In April 2015, Dan Price, the founder and CEO of a credit-card processing company, announced that he was raising the minimum salary at his firm to $70,000 a year, raising the incomes of more than half of his 120 employees. Price paid for it by reducing his own salary-plus-profits to $70,000 a year. What led him to do this? Price said that of all the social problems a business leader could do something about, inequality “seemed like a more worthy issue to go after.” Price’s announcement met with jubilation on the part of his employees, but not everyone was so pleased. Rush Limbaugh called it “pure, unadulterated socialism, which has never worked.” A business-school professor commented, “The sad thing is that Mr. Price probably thinks happy workers are productive workers. However, there’s just no evidence that this is true.”
Inequality has recently become a hot topic in the United States, so hot that two years ago Thomas Piketty’s technical, six-hundred-page Capital in the Twenty-First Century appeared on the New York Times bestseller list. Piketty’s central insight—now printed on T-shirts and bumper stickers—is that “r > g.” Translation: In the long run, the rate of return to capital is greater than the rate of economic growth; as a result, the proportion of total income and wealth that goes to the owners of capital will rise over time, while the proportion that goes to labor will decline. Unless we do something about it, economic inequality will gradually increase. The bulk of Piketty’s book is dedicated to proving this claim, but he does discuss a few possible solutions to the problem. His main policy proposal is a worldwide tax on wealth.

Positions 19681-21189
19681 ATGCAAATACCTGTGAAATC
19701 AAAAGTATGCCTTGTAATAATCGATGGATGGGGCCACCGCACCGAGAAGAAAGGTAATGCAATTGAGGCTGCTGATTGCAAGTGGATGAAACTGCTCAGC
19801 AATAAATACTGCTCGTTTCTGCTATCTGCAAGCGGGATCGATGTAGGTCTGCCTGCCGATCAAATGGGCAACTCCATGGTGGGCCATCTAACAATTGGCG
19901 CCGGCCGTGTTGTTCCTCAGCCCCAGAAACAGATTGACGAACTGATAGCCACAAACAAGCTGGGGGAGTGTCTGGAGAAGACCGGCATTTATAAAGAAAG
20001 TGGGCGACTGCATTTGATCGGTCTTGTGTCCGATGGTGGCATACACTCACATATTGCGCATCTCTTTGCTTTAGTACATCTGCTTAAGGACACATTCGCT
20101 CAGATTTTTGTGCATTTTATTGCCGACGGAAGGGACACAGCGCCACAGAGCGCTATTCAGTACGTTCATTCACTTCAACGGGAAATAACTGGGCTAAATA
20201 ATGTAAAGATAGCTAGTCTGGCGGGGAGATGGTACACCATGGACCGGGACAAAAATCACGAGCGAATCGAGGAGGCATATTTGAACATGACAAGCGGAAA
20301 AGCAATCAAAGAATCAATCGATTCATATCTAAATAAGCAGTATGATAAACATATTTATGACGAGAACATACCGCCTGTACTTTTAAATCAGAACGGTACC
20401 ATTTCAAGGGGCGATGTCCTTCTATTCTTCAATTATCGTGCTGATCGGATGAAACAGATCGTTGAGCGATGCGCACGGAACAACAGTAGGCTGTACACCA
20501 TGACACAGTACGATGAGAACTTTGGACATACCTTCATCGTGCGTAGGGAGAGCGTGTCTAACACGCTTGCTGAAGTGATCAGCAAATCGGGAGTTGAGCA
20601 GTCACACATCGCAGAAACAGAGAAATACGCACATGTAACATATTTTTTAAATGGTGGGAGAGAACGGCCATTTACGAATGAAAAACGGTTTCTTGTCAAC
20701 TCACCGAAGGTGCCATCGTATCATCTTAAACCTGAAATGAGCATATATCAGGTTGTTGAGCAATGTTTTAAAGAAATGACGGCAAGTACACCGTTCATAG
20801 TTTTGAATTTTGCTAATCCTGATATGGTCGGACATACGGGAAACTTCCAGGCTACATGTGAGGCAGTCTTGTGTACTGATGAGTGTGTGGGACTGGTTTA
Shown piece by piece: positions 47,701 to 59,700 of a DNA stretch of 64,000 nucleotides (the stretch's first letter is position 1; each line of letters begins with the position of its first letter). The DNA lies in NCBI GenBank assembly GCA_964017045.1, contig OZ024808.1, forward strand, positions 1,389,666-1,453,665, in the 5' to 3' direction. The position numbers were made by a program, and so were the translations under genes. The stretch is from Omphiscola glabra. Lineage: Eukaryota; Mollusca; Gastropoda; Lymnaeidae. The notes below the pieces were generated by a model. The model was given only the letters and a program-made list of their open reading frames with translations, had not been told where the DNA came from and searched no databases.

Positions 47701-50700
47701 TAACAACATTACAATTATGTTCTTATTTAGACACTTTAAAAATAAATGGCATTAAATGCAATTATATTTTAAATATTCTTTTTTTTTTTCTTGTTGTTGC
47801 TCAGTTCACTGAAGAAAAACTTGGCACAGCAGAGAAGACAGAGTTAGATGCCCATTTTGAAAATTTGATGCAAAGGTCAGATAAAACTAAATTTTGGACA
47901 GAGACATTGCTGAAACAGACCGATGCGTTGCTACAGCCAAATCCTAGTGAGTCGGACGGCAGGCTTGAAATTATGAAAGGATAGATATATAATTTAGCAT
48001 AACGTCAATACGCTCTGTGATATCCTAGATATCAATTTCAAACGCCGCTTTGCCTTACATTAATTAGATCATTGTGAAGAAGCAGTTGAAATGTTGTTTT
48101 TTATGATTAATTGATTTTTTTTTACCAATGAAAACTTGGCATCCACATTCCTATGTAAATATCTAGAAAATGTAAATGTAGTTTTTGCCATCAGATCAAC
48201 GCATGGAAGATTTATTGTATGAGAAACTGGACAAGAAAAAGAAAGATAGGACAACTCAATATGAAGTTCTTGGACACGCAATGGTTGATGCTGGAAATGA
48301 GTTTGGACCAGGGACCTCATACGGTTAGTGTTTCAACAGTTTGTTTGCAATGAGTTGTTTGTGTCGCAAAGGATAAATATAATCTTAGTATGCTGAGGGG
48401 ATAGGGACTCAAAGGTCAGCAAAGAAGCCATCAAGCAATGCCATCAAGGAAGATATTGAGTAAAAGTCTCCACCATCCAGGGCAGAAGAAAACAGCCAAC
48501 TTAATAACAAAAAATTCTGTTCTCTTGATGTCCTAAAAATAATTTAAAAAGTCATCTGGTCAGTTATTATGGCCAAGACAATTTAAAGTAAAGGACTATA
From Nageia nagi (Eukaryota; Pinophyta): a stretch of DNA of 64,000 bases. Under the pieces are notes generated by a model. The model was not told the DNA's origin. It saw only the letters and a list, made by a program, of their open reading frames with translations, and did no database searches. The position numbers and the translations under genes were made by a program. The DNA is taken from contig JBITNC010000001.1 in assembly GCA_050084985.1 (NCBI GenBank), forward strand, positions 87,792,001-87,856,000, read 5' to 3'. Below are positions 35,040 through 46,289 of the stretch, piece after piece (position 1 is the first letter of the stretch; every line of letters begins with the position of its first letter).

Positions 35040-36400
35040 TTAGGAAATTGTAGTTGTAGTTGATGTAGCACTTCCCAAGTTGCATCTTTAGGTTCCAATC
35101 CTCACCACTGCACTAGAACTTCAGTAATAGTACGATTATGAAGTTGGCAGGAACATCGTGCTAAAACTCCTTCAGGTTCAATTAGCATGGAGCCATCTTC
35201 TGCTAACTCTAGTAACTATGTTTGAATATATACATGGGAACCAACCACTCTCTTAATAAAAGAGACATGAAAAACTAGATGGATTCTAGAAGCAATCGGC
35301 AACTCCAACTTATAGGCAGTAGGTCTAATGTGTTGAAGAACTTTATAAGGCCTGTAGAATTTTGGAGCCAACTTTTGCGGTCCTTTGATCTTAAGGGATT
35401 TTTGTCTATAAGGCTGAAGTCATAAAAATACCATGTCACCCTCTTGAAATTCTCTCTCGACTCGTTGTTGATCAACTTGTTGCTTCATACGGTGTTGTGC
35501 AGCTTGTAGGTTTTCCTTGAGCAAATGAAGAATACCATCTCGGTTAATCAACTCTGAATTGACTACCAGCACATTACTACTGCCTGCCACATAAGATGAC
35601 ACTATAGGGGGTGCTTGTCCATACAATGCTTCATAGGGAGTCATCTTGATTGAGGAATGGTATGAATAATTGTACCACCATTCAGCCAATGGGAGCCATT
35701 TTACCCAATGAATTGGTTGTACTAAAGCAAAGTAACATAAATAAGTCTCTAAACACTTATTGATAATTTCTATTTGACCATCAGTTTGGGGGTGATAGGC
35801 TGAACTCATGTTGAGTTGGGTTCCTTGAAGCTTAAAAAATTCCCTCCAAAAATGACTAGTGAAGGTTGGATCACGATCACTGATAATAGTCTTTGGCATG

Anthony Atkinson’s Inequality: What Can Be Done? takes up where Piketty’s book leaves off. He largely ignores the long-term argument about the future of capitalism, demonstrates in detail how inequality has already risen in recent decades, and devotes most of his book to telling readers who already wish to reduce inequality the best ways to do so. The father of modern British inequality studies, Atkinson is Piketty’s mentor and a generation older. He writes that his intended audience is “the general reader with an interest in economics and politics,” and non-experts will always find his meaning clear. But since most of Atkinson’s discussion is about British history and policy, and since there’s a lot of detail, only the most wonkish of general readers in the United States are likely to get through this book.